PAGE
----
Crohn's disease is a lifelong inflammatory bowel disease. Parts of the digestive tract get swollen and irritated and may develop sores called ulcers. It usually occurs in the last part of the small intestine and the first part of the large intestine. But it can occur anywhere from the mouth to the anus.
The main symptoms of Crohn's disease are belly pain, diarrhea, fatigue, and weight loss. Some people may have constipation. It sometimes causes problems with joints, eyes, or skin. Symptoms may be mild, moderate, or severe. The disease can also go into remission. This means it is not active and there are no symptoms.
Bad attacks are often treated in the hospital with medicines and liquids through a tube in your vein (I.V.). This gives the digestive system time to rest and recover.
Talk with your doctor about the best treatments for you. You may need medicines that help prevent or treat flare-ups. You may need surgery to remove part of your bowel if you have an abnormal opening in the bowel (fistula), an abscess, or a bowel obstruction.
Self-care can help reduce your symptoms.
Follow-up care is a key part of your treatment and safety. Be sure to make and go to all appointments, and call your doctor if you are having problems. It's also a good idea to know your test results and keep a list of the medicines you take.
How can you care for yourself at home?
- Take your medicines exactly as prescribed. Call your doctor if you think you are having a problem with your medicine. You will get more details on the specific medicines your doctor prescribes.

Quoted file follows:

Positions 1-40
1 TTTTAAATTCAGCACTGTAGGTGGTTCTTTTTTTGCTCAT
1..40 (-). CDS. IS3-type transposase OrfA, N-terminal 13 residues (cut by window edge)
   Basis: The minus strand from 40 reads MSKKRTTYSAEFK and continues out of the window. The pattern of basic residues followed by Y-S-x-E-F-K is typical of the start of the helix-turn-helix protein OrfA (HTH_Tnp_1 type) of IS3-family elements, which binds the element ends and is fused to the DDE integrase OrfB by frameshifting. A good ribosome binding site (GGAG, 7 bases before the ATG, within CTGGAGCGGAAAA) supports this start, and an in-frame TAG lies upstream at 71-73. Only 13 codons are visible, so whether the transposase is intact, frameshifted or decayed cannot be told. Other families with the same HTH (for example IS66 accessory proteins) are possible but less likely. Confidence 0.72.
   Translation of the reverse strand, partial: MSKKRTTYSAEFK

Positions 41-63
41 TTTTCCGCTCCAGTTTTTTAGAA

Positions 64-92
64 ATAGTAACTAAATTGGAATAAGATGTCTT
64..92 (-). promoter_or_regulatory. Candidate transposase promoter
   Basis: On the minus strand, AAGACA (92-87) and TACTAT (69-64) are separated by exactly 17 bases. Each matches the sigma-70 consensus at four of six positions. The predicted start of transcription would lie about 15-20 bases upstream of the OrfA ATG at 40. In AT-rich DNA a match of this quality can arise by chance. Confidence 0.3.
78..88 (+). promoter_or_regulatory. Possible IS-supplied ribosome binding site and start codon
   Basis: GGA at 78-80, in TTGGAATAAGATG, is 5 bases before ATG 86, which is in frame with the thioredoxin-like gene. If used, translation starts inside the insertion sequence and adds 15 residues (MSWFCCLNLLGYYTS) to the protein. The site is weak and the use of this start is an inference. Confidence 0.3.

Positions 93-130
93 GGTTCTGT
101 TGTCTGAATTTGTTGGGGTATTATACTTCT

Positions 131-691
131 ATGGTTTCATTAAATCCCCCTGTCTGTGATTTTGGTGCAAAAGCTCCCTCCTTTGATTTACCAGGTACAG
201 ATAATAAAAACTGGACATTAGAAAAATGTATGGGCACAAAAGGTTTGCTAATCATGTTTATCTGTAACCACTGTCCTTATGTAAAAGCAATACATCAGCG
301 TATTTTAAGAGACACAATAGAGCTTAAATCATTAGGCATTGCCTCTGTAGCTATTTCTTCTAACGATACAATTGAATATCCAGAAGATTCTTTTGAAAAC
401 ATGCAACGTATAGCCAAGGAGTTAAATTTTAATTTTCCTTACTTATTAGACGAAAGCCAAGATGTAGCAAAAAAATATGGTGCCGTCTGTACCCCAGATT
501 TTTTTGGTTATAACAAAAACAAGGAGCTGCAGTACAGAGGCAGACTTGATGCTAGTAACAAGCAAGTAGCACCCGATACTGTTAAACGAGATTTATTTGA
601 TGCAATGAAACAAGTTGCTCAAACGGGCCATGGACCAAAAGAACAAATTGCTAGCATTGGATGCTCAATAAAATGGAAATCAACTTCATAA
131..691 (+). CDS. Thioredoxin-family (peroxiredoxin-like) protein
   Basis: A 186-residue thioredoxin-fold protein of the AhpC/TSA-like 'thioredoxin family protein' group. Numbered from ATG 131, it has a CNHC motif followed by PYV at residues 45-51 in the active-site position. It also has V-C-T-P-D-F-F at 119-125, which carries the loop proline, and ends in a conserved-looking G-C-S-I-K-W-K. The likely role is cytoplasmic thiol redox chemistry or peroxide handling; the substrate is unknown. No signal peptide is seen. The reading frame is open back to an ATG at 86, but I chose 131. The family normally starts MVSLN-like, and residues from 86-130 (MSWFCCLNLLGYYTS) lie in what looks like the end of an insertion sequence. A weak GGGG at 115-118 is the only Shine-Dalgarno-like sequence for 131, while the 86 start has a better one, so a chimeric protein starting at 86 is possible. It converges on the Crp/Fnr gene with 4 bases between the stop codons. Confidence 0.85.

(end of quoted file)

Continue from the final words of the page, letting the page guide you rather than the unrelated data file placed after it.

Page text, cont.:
- Do not take anti-inflammatory medicines, such as aspirin, ibuprofen (Advil, Motrin), or naproxen (Aleve). They may make your symptoms worse. Do not take any other medicines or herbal products without talking to your doctor first.
- Avoid foods that make your symptoms worse. These might include milk, alcohol, high-fiber foods, or spicy foods. It may help to keep a diary of foods that make symptoms worse.
- Make sure to get enough iron. Rectal bleeding may make you lose iron. Good sources of iron include beef, lentils, spinach, raisins, and iron-enriched breads and cereals.
- Drink liquid meal replacements if your doctor recommends them. These are high in calories and contain vitamins and minerals. Severe symptoms may make it hard for your body to absorb vitamins and minerals.
- Talk to a dietitian to make sure you are getting the nutrition, including vitamins and minerals, that you need.
- Do not smoke. Smoking makes Crohn's disease worse. If you need help quitting, talk to your doctor about stop-smoking programs and medicines. These can increase your chances of quitting for good.
- Stay up to date on all immunizations.
- Follow your doctor's cancer screening recommendations.
- Seek support from friends and family to help cope with Crohn's disease. The illness can affect all parts of your life. Get counseling if you need it.
When should you call for help?
Call 911 anytime you think you may need emergency care. For example, call if:
- You passed out (lost consciousness).
- Your stools are maroon or very bloody.
Call your doctor now or seek immediate medical care if:
- You have new or worse belly pain.
- You have a fever.
- You have new or worse nausea or vomiting.
- You have new or more blood in your stools.
- You cannot pass stools or gas.
- You have pus draining from the area around the anus, or pain and swelling in the anal area.
Watch closely for changes in your health, and be sure to contact your doctor if:
- You have new or worse symptoms, such as your diarrhea gets worse.
- You are losing weight.
- You do not get better as expected.
Where can you learn more?
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